Nimiriano had a strategy, but she needed to buy some time. First, she called the South Sudan Media Authority, an organization that acts as a regulatory body between the government and journalists. She then planned to reread and fact-check the published column in question, which was about men in the mayor’s office demanding money from residents for picking up garbage.
 
She was still activating her plan when the goons finally barged into her office, towering over the diminutive editor: “The mayor told us not to come back without you.”
 
The clock had run out. “I will come,” she said, “but not with you. My driver will bring me in my own car.”
She then scribbled her mobile number on a piece of paper, handed it to a woman she had been meeting with and said, “Call this number every 10 minutes. If my phone is off, I’m in trouble, get help.”
 
A harrowing meeting with the mayor and his henchmen followed, a meeting that included accusations and threats. Nimiriano confronted the mayor with the facts, offering to go with him to the site in question so that he could see the heaped-up garbage and assess the health risk himself, as well as question the residents about who was asking them for money. Eventually, the issue was resolved.
 
Later, Nimiriano shrugged off her incident with surprising sang-froid: “I knew what to do.”
This is the delicate dance journalists must perform in order to get the facts out to the 12 million citizens of South Sudan, a country with a Christian majority that won its independence from the Muslim north in a 2011 referendum. The split did not reap the benefits everyone originally hoped for.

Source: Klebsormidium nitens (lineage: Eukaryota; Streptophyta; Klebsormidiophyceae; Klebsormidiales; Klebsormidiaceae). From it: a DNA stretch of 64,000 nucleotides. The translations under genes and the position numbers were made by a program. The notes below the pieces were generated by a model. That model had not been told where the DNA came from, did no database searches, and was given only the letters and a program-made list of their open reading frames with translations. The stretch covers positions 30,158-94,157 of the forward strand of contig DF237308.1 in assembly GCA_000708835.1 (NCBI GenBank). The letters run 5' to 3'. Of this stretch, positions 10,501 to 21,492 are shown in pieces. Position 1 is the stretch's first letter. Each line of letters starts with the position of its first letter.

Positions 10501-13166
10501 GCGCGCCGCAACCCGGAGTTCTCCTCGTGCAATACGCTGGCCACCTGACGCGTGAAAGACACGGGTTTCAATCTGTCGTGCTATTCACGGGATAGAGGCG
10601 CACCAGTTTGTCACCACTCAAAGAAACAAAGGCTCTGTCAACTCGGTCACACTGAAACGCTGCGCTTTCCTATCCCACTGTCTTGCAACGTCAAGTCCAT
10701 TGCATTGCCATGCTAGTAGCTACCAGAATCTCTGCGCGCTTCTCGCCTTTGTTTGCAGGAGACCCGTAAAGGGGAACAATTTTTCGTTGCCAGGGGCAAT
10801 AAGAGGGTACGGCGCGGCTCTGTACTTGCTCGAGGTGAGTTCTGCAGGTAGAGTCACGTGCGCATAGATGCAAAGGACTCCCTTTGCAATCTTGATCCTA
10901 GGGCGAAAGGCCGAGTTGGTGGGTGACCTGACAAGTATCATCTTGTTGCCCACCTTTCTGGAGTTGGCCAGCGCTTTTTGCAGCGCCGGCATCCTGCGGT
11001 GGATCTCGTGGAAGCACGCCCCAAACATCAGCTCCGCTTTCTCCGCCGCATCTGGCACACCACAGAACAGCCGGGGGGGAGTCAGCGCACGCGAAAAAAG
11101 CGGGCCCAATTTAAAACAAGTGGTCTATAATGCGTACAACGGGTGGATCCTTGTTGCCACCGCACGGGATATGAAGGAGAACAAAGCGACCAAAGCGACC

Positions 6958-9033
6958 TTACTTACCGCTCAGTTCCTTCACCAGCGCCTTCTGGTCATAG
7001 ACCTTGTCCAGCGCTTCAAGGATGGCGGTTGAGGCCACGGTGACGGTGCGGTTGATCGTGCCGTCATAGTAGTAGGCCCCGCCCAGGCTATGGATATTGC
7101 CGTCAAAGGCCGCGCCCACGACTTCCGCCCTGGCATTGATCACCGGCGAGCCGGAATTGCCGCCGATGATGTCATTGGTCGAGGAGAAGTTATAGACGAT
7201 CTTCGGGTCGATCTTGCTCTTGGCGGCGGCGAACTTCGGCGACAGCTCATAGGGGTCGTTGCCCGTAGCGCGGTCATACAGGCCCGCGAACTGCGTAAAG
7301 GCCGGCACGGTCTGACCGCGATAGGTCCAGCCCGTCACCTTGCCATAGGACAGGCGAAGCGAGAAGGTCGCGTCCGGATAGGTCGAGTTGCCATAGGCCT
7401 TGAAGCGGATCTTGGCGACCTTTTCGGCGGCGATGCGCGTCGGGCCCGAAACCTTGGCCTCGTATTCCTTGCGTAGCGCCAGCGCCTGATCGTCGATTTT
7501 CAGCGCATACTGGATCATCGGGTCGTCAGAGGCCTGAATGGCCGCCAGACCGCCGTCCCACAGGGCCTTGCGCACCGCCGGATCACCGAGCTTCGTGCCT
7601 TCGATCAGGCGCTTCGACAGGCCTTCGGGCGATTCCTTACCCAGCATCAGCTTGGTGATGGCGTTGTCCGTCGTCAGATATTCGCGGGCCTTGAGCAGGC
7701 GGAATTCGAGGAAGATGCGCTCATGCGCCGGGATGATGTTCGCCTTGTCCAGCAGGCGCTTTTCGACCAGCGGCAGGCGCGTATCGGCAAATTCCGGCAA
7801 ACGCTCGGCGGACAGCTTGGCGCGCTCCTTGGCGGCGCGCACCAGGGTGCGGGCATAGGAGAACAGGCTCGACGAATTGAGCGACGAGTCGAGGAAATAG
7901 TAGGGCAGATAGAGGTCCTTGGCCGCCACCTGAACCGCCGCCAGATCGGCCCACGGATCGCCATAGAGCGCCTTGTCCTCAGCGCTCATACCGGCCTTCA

An internecine quarrel between the two leading tribes — the Dinka and the Nuer — turned into a bloodbath, and a civil war has since enveloped the country. President Salva Kiir’s office has been blamed for endemic violence and mass atrocities.
 
The infrastructure is in ruins, an economic crisis is burgeoning, the value of the currency is decreasing (it takes a six-inch stack of bills to pay for lunch for eight), significant oil reserves are hopelessly mismanaged, teachers and police aren’t being paid, doctors don’t turn up for work and one million people are at risk of starvation.
 
For journalists who need to be wary about what they say, that’s a lot to report on.
Media training is lacking in many developing countries where journalism is delivered in rants and one-sided reports that don’t substantiate the facts. It’s that sort of reporting Journalists for Human Rights wants to eliminate.